Valve developers have fixed critical bugs in the Steam game client. In total, four vulnerabilities were counted, and their exploitation led to hacking of the computer and disabling the game client itself.
A potential attacker, finding these flaws, could remotely cause the victim to crash Steam. Moreover, the bugs also allowed gaining control over all computers connected to a third-party game server.
Today Steam has more than 25 million users and offers such major gaming projects as Counter Strike: Global Offensive, Dota2 and Half Life.
The vulnerabilities reported this week affected the Steam networking library known as Steam Sockets. In essence, this library is part of a toolkit designed for third-party video game developers.
If the vulnerabilities were successfully exploited, a cybercriminal could gain control over hundreds of thousands of user devices. The victims themselves would not even realize that they were being attacked.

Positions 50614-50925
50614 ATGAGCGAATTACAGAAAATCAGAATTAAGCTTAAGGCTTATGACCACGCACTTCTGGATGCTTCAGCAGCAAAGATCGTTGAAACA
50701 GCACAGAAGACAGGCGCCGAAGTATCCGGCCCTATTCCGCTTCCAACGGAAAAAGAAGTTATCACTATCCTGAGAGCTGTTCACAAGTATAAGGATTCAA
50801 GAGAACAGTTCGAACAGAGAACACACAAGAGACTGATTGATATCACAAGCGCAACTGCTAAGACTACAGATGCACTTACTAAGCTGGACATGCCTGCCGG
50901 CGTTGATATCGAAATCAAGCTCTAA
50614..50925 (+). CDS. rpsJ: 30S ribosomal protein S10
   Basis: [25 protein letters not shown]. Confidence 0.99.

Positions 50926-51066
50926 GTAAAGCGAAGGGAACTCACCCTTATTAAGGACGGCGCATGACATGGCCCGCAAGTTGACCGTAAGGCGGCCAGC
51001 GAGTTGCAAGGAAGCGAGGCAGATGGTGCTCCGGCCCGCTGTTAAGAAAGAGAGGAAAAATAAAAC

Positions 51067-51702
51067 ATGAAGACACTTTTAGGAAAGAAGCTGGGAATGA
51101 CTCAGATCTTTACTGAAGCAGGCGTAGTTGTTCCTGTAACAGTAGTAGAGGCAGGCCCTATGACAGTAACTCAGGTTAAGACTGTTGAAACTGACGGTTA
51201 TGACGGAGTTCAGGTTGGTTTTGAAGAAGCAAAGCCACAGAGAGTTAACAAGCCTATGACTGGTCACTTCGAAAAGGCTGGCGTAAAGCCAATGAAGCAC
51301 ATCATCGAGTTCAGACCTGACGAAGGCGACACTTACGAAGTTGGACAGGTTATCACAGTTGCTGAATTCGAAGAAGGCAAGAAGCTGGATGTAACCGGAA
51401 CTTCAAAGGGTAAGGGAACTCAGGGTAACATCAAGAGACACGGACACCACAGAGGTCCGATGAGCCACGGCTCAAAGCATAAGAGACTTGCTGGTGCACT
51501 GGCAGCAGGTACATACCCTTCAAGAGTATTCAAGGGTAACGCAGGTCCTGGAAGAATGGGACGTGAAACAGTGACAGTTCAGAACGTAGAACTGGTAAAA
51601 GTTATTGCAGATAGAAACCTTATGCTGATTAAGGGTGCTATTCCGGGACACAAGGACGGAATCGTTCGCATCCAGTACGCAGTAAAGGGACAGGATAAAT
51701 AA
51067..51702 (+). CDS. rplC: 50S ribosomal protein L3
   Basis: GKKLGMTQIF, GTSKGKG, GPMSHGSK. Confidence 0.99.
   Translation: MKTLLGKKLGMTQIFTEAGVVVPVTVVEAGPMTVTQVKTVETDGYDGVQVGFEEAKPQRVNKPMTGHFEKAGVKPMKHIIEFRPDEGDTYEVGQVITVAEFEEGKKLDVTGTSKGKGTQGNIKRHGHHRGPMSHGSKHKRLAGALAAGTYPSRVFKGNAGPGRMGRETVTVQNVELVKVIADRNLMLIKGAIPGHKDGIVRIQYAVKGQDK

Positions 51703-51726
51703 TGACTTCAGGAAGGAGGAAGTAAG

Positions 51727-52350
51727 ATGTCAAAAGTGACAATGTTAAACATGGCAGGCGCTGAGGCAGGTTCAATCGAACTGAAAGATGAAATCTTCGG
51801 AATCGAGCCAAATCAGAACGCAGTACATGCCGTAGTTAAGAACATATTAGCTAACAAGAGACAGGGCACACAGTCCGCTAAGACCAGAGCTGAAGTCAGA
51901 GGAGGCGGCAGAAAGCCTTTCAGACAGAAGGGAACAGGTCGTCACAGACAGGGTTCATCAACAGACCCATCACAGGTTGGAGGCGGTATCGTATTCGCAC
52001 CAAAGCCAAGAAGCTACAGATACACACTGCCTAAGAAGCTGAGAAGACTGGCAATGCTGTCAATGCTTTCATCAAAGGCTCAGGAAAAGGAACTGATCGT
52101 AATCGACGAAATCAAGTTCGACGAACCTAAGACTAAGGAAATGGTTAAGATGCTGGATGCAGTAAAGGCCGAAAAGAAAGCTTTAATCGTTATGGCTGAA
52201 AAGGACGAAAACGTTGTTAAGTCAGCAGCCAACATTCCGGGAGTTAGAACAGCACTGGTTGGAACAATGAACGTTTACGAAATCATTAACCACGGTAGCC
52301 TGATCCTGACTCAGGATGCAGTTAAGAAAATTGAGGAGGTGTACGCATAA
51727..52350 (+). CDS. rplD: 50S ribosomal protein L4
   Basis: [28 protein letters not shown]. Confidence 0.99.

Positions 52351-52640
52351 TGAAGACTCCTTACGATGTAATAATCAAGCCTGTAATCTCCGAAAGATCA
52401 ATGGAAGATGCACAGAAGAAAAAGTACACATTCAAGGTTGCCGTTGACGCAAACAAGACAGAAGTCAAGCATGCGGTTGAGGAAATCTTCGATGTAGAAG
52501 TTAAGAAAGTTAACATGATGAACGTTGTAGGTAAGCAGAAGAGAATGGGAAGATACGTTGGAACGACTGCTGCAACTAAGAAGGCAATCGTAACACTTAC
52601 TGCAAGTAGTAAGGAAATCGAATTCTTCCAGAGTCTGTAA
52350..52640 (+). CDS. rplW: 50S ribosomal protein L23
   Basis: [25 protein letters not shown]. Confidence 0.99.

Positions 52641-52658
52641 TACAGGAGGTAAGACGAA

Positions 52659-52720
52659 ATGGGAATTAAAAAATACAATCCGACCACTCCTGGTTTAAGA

Cybersecurity researchers told Valve about the issue back in September. Now that the appropriate patch is ready, users need to install the client update.
The vulnerabilities were identified by the following identifiers: CVE-2020-6016, CVE-2020-6017, CVE-2020-6018, and CVE-2020-6019. They are all in versions of the Steam Sockets library prior to v1.2.0.
The first three holes were assigned 9.8 points out of 10 on the CVSS scale (that is, the status of critical), and the fourth – 7.5 points (high degree of danger). All gaps exist due to incorrect processing of individual fragments of the SNP_ReceiveUnreliableSegment (), AES_GCM_DecryptContext :: Decrypt () and CConnectionTransportUDPBase :: Received_Data () functions.
To exploit bugs in an attack, an attacker must connect to the target game server. Next, the attacker needs to send malicious packets to other players, interaction with which is not required to implement the method.